Special Issue "Mineralogical, Geochemical, and Isotope for Igneous Intrusions and Metamorphic Rocks of Siberian Craton"

A special issue of Minerals (ISSN 2075-163X). This special issue belongs to the section "Mineral Geochemistry and Geochronology".

Deadline for manuscript submissions: closed (15 June 2020).

Special Issue Editor

Prof. Valery A. Vernikovsky
E-Mail Website
Guest Editor
1. Novosibirsk State University, Pirogova St., 1, Novosibirsk, 630090, Russia
2. Institute of Petroleum Geology and Geophysics, Koptyug Ave., 3, Novosibirsk, 630090, Russia
Interests: geology of Siberia and Arctic region; tectonics; geodynamics; geochronology; petrology and geochemistry of igneous and metamorphic rocks; plate paleoreconstructions

Special Issue Information

Dear Colleagues,

The Siberian Craton is one of the main structures of North Asia and the Eurasian Plate. The formation of its basement has a long history in the Archean and Paleoproterozoic. During the Mesoproterozoic, most of the Siberian Craton, with the exception of the Aldan and Anabar shields, was overlapped by marine sediments, and tectonic activity at the margins began in the late Neoproterozoic and continued in the Paleozoic and Mesozoic with the formation of accretion and collision orogens. This Special Issue will cover a broad range of topics related to the problem of the formation of magmatic and metamorphic complexes of the Siberian Craton at different stages of its evolution. For this Special Issue, we invite researchers to present new petrological, mineralogical and geochemical data related to the formation of the basement of the Siberian Сraton and the orogenic belts at its margins.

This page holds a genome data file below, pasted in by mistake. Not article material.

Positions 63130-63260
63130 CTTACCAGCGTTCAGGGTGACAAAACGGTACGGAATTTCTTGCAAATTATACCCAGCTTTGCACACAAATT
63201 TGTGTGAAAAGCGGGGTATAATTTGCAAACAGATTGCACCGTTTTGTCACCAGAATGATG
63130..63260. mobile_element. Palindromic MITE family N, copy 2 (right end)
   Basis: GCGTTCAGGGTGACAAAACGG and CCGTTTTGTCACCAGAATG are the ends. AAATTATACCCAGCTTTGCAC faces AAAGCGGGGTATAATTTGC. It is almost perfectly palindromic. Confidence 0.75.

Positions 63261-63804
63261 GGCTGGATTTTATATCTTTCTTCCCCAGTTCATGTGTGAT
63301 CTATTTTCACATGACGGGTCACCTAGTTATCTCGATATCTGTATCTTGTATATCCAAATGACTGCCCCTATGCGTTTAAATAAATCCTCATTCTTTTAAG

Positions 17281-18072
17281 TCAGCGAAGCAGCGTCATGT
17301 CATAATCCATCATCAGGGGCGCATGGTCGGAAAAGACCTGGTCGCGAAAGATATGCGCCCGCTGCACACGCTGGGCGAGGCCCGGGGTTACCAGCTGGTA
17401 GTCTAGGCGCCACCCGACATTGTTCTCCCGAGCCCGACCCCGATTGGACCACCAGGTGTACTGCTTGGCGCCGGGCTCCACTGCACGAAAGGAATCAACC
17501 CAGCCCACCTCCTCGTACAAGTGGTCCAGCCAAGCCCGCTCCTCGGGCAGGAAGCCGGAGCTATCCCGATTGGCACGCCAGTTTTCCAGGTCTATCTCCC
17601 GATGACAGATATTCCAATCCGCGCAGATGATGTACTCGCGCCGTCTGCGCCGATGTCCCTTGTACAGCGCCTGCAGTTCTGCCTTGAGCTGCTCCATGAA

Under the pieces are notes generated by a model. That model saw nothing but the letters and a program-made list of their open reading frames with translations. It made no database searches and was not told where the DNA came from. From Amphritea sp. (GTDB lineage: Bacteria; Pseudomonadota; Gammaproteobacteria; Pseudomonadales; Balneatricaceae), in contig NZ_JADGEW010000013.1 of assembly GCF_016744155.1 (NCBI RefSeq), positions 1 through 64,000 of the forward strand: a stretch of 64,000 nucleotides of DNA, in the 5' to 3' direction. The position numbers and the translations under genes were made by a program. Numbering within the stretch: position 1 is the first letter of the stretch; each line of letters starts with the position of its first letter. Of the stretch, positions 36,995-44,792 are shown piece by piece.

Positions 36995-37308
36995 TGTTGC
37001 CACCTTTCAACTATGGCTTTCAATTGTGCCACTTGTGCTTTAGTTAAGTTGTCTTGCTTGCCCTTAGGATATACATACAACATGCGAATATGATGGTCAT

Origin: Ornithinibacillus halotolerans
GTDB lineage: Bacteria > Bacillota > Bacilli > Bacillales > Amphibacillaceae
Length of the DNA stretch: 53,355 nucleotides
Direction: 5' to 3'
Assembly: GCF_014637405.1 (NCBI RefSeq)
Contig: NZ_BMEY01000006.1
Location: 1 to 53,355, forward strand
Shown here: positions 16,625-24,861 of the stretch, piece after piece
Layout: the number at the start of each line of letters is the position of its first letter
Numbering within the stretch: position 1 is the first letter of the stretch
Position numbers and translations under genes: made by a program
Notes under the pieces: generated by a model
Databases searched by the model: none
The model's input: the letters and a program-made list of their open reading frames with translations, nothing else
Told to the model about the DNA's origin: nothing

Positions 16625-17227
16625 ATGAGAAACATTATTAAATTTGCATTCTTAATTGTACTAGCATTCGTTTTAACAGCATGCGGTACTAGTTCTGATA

Prof. Valery A. Vernikovsky
Guest Editor

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Keywords

  • mineralogy
  • geochemistry
  • isotope-geochemistry
  • igneous and metamorphic rocks
  • siberian craton
  • accretion and collision orogens.

Published Papers (11 papers)

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Research

Article
Geodynamic Emplacement Setting of Late Jurassic Dikes of the Yana–Kolyma Gold Belt, NE Folded Framing of the Siberian Craton: Geochemical, Petrologic, and U–Pb Zircon Data
Minerals 2020, 10(11), 1000; https://doi.org/10.3390/min10111000 - 11 Nov 2020
Cited by 2 | Viewed by 437
Abstract
We present the results of geostructural, mineralogic–petrographic, geochemical, and U–Pb geochronological investigations of mafic, intermediate, and felsic igneous rocks from dikes in the Yana–Kolyma gold belt of the Verkhoyansk–Kolyma folded area (northeastern Asia). The dikes of the Vyun deposit and the Shumniy occurrence [...] Read more.